Posted by: JC | Jul 23, 2009 2:36:01 PM

I think this case looks a lot like an Employment Division v. Smith question. Sentences often impact the free exercise of religion, but often they are tailored to something apart from the religion, and thus, under the reasoning of Smith, do not burden it from a constitutional perspective. For example, sex offenders may be prohibited from going to buildings where children are generally found, which would rule out nearly all churches, but the restriction is tailored to threats the offender pose to children, not to burdening religion.

In this case, I just don't see what the restriction is tailored to other than an attack on this guy's religious practice itself. Under Smith's logic, that is a direct burden on free exercise. Sure, the guy's nutty, and by acting as a clergyman he exposes others to his own nutty beliefs, but I suppose George Carlin would retort that mainstream religion does the same thing. Regardless of whether you're religious or not, it seems that free exercise rights were meant to prevent cherrypicking "valid" religions for constitutional protection.

Posted by: Res ipsa | Jul 23, 2009 2:40:11 PM

No lawyer should call anyone else's religious practices nutty, nor prohibit them. First, look at yourselves. Core legal doctrines are psychotic and ridiculous. Yet, based on them, $billions change hands at the point of a gun, and people are put to death.

Psycho was based on real world serial killer. Far less nutty than the ALI or other lawyer hierarchy. And far fewer kills to his name than any member of the lawyer hierarchy.

http://en.wikipedia.org/wiki/Ed_Gein

Neither thin nor good looking as in the movies. Could have been a litigator, perhaps, with a little luck.

Posted by: Supremacy Claus | Jul 23, 2009 4:20:51 PM

res ipsa. Actually, the whole case strikes me that way. It seems to me he is going to jail for being different not for any real crime. Party to hiding a corpse? Surely this las law intended to be a crime for murders or perhaps unscrupulous undertakers. It seems a real stretch. And I fail to see how making the children live with the corpse, while undoubtedly unpleasant, really raises to the level of child abuse. Growing up on a farm I was a around smelly stuff all day, no one put my parents in jail.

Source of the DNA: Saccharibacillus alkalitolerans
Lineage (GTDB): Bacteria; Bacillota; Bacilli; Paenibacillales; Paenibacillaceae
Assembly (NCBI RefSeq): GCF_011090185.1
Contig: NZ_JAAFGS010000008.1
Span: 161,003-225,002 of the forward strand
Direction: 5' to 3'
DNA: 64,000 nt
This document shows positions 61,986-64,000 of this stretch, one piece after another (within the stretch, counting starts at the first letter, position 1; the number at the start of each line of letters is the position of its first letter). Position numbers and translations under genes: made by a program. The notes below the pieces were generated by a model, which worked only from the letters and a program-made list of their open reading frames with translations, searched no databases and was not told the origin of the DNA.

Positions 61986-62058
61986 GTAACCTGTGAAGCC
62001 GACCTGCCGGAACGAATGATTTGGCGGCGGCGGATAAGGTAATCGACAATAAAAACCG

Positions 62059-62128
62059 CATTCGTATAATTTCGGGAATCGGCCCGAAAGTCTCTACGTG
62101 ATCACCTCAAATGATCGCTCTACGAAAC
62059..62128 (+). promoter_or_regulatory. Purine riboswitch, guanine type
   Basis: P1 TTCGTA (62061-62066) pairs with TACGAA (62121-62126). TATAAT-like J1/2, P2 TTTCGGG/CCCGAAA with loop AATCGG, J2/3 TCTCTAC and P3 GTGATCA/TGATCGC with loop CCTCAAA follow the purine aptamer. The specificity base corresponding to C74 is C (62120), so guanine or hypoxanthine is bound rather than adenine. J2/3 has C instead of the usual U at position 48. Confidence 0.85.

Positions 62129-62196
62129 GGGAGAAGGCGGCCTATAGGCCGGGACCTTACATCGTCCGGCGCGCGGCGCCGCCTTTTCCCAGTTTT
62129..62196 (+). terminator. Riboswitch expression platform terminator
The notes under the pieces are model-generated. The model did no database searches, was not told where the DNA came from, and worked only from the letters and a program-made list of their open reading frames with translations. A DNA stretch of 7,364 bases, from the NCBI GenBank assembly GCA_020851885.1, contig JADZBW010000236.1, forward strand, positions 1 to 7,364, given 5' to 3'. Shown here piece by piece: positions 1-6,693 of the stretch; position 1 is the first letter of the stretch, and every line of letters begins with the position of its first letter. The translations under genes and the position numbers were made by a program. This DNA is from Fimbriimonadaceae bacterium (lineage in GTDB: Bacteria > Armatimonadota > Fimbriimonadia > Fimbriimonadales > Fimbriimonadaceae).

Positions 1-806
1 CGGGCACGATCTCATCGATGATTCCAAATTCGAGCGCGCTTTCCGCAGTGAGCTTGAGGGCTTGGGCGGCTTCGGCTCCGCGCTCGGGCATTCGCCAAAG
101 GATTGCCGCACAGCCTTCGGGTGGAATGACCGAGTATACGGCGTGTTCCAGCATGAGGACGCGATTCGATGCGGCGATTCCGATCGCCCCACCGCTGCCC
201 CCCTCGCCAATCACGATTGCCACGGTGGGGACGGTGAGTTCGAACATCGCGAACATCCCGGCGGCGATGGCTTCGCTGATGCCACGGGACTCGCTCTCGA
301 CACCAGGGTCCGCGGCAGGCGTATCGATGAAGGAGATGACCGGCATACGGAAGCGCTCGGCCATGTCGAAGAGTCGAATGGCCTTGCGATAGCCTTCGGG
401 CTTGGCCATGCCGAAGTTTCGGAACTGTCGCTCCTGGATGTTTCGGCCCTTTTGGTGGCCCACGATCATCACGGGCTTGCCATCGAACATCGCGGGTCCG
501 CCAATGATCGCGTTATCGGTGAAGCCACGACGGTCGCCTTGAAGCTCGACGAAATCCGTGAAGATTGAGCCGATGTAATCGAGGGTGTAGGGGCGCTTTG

I am not saying that that he should have got off free. But this sentence doesn't really seem to have much of an objective basis.

Posted by: Daniel | Jul 23, 2009 4:43:27 PM

Daniel,

If the only facts were forcing the kids to live with a corpse, I would agree wholeheartedly with you. My only reservation is that I can't help but think that the children being beaten when the body began to decompose (for not praying hard enough, apparently...) had something to do with the sentence length. There isn't much detail on this aspect, so I can't say whether that justifies two years, but it's something to consider despite that it's uncharged conduct.

In any event, I agree that merely living with a corpse doesn't justify two years, but I think the kids were advocating for a harsher sentence for another reason.

Posted by: Res ipsa | Jul 24, 2009 9:43:24 AM

seems like they could have been charged with some kind of fraud for cashing the social security checks (though maybe they could have negated the necessary intent with evidence that he thought she would come back to life and was just holding onto the money for her...). weird case.

Posted by: anon | Jul 24, 2009 10:42:45 AM